High-tech invention and highly collaborative coordination is required in order to strengthen environmental security worldwide. Geospatial technologies such as Earth observation satellites, aerial drones, thermal imaging cameras, and GPS tags are essential monitoring tools across land and sea. The data collected can be shared via secure information networks that allow local, national, and international law enforcement teams to analyze, communicate, and generate leads against the environmental criminals.

The discussion will focus on the need for greater cross-boundary cooperation and collaboration on geospatial information for environmental security, including optimizing resources, evolving mechanisms for data sharing and geospatial technology transfer towards trans-boundary efficiencies.

Post-Disaster Reconstruction: Recovery vs Sustainability

In addition to loss of life, property damage, loss of livelihoods, and social and economic disruption; disasters may also cause significant environmental damage. For instance, the East Japan Great Earthquake and Tsunami in 2011 generated 24 million tons of solid waste, which is equivalent to approximately 100 years’ worth. Loss of ecosystems and fertile soil, contamination of water sources and damage to coastal mangroves can also leave the population vulnerable in the longer-term. It is critical that further environmental degradation is avoided in the reconstruction phase.

Mitigation of environmental impact must be considered as an integral part of the reconstruction design process. Geospatial technologies, including GIS, Earth observation, laser scanning, mobile mapping system, and others, can offer accurate and immediate post-disaster damage assessment that is essential in construction planning. Applying geospatial technology in recovery and reconstruction plan will be the key to enhance local environmental management practices and support informed decision-making.

Geospatial Solutions for Climate Change: Are we committed enough?

Climate change is now recognized as one of the most dangerous menaces of the twenty-first century. Greenhouse gas emissions, rising sea levels, hole in the ozone layer, polar ice sheets melting, and increasing natural disasters are posing grave threats to sustainable development globally. Avoiding the highly dangerous climate change will require sustained efforts and profound changes in the world’s energy systems, land-use patterns, and socio-economic development trajectories.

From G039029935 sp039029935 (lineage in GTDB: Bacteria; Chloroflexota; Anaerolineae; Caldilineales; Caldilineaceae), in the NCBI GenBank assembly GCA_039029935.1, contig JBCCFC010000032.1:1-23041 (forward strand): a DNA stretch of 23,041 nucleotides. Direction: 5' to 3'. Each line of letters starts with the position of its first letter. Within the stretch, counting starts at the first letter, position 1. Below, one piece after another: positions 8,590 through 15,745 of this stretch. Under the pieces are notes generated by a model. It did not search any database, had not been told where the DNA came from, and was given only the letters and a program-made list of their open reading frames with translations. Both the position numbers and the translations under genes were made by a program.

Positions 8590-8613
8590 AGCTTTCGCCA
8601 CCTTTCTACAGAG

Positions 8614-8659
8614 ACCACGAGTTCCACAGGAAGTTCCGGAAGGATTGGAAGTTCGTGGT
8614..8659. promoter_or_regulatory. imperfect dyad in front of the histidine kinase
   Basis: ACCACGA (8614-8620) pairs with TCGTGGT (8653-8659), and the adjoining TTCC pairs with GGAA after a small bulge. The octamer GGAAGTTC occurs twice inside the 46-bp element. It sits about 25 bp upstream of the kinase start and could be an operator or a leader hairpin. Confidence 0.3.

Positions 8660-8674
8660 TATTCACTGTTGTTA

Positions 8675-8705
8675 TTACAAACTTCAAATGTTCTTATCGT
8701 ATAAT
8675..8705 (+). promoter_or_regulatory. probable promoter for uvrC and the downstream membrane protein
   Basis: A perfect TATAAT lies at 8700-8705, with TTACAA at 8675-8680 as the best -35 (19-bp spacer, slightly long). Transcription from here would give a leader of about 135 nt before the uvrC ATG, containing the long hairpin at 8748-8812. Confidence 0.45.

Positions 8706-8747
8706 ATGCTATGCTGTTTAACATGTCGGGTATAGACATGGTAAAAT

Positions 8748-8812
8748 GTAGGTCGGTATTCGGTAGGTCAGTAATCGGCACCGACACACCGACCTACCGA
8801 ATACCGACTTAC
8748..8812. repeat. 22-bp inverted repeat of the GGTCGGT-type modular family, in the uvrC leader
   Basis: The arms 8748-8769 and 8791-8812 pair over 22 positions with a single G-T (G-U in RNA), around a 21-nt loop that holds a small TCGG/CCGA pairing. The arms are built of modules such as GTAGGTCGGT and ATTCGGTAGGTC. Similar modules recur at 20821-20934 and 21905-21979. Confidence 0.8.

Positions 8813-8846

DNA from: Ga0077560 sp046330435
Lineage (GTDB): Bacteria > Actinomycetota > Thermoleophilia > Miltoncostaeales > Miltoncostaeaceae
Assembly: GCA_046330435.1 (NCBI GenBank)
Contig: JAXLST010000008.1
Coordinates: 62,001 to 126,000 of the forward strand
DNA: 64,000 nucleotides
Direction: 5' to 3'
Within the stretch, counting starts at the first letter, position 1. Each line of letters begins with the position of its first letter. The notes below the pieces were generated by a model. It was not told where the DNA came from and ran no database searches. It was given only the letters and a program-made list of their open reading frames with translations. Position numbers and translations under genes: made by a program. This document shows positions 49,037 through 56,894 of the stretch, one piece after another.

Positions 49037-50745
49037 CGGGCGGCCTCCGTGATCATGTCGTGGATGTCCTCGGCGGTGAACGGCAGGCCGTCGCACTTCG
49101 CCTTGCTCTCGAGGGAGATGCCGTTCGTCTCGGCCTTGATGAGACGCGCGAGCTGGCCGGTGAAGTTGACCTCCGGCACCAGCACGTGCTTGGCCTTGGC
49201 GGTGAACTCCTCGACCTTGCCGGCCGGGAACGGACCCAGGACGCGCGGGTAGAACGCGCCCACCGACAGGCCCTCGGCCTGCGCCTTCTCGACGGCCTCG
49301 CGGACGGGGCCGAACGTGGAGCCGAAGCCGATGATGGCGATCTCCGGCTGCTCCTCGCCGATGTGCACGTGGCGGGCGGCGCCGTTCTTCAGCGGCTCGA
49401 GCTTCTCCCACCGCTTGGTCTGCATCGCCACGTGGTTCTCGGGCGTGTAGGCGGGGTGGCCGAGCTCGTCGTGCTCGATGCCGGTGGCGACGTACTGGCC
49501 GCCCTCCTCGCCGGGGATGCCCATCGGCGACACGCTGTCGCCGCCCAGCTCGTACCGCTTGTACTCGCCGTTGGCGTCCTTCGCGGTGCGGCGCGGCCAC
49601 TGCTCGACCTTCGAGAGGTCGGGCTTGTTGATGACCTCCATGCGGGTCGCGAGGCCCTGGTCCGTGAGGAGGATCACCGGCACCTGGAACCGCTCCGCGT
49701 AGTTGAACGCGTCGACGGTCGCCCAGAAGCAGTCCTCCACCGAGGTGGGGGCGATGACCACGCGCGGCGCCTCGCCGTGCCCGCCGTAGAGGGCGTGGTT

Geospatial technology is absolutely essential to analyze and effectively plan for the adaptation to climate change. The climate community needs geospatial information in order to assess climate impacts, evaluate the risk that climate change is presenting, and more. The key is making geospatial data available, and most importantly accessible to the parties involved. How do we encourage industry players to contribute to a cause with less commercial value as climate adaptation? Stakeholders will deliberate.


  • Climate & Meteorological Organizations
  • Consultants
  • Developmental Agencies
  • Disaster Management Agencies
  • Environment Agencies
  • Forestry & Wildlife Conservation Agencies
  • Funding Agencies
  • Geoscience Organizations
  • Geospatial Technology Companies
  • Information Technology Companies
  • Land & Natural Resources Organizations
  • Multilateral Agencies
  • National Geospatial Agencies
  • National Statistical Agencies
  • Non-governmental Organizations
  • Oceanography & Coastal Zone Management Agencies
  • Policy Makers
  • Public & Private Geospatial Data Providers
  • Research Institutions
  • Water & Energy Organizations